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What Makes You SAD?


You're probably wondering why I capitalized 'SAD' in the title above. It's because while I would love to talk about sadness in general, today I'm writing about Seasonal Affective Disorder. In the wake of the time change this past weekend, I found myself thinking about how the patterns of darkness and light affect a portion of the world's population.


Seasonal Affective Disorder, or Major Depressive Disorder with Seasonal Pattern (as it's known in the DSM-5, the diagnostic manual therapists use) occurs in four times as many women as it does men, and disproportionately affects people who live further from the equator. Unbeknownst to many, there are two major patterns of SAD, with one being the 'winter blues,' which is more commonly spoken about, and the other is labeled 'summer seasonal pattern disorder.'


The winter pattern of SAD is marked by sad mood, low energy, frequent bouts of crying, withdrawal from social situations, cravings for carbohydrates and sugars, subsequent weight gain, and possibly suicidal thoughts. People who experience the winter blues typically have higher levels of melatonin and trouble regulating their serotonin levels due to increased SERT proteins. You can read more about that here. Vitamin D levels are naturally lower in the winter due to people spending less time outside. Circadian rhythms, our pattern of sleep and waking, are changed in the fall and winter as sunlight becomes scarce. We find that people hibernate during the winter slightly, much like animals do, probably to the detriment of our health. All of these factors are believed to be part of the cause for SAD for the general population.


Symptoms for the 'summer seasonal pattern' of Seasonal Affective Disorder are poor appetite leading to weight loss, insomnia, agitation, restlessness and anxiety. This pattern of SAD is less common, but may give answers to some clients who find that they struggle in the summer especially. Given that we are headed towards winter, the focus of today's post will be on how to manage the winter pattern of SAD in the coming months.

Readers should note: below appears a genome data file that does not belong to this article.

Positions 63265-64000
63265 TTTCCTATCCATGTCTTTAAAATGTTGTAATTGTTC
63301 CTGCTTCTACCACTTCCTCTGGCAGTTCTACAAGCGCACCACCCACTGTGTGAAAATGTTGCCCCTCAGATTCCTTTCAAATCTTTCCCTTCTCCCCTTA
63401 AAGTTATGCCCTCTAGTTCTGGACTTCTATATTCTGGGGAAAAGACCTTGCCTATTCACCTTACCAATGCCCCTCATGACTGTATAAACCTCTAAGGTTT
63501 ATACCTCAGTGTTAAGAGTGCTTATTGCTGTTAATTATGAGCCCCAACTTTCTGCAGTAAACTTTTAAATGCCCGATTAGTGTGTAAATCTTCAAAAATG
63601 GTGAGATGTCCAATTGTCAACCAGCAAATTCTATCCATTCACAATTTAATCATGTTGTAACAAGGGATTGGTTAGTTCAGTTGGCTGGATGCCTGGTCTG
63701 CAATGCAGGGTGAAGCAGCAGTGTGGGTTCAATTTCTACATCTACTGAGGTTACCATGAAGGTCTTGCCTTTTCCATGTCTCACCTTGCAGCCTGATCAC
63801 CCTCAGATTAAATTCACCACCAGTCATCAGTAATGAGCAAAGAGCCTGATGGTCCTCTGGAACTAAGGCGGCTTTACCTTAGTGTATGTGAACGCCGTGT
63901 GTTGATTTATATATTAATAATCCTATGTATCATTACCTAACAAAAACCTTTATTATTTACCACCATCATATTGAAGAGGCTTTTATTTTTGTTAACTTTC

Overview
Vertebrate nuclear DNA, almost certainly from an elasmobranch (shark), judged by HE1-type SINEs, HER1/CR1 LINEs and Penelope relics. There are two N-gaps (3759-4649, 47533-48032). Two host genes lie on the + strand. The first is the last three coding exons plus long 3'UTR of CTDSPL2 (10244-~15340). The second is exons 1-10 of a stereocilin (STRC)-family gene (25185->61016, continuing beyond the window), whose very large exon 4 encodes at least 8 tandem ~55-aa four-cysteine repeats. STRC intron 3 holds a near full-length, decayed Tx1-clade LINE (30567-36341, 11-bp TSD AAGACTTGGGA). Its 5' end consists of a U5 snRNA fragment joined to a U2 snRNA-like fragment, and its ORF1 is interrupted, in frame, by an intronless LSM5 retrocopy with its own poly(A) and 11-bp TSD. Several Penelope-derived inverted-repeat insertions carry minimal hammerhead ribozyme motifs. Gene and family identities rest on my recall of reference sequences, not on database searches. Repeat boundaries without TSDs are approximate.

Treatment for Seasonal Affective Disorder may involve an antidepressant prescription (I know of people who obtain a prescription every fall in preparation), light therapy, Vitamin D supplementation, and counseling. My recommendations to all clients who find their mood affected by the winter blues are as follows:

  • Find small ways to obtain and sustain joy. Buy a new candle. Decorate early for the holidays. Tend to your houseplants. Get cozy blankets and build a fire in your fireplace. Hunkering down doesn't have to feel like drudgery.

  • Go outside anyways. There is a saying that my family lives by: 'There is no such thing as bad weather, only inappropriate clothing.' We aim for an hour outside per day in the winter months, and 3 or more hours a day in the spring and summer. Research shows that bad weather is actually good for you.

  • Eat good foods, move your body for 20 minutes per day purposefully, and get enough sleep.

  • Set an alarm and wake up at the same time every day. Yes, even on the weekends.

  • Remember that winter doesn't last forever, and your depression symptoms can be managed through counseling. Give me a call or email me if you want assistance with this step.

Seasonal affective disorder doesn't have to run your life this winter. You can feel better and do more, even when your mind and body want you to do less. Know that I'm rooting for you!


Take exquisite care of yourself and your family,



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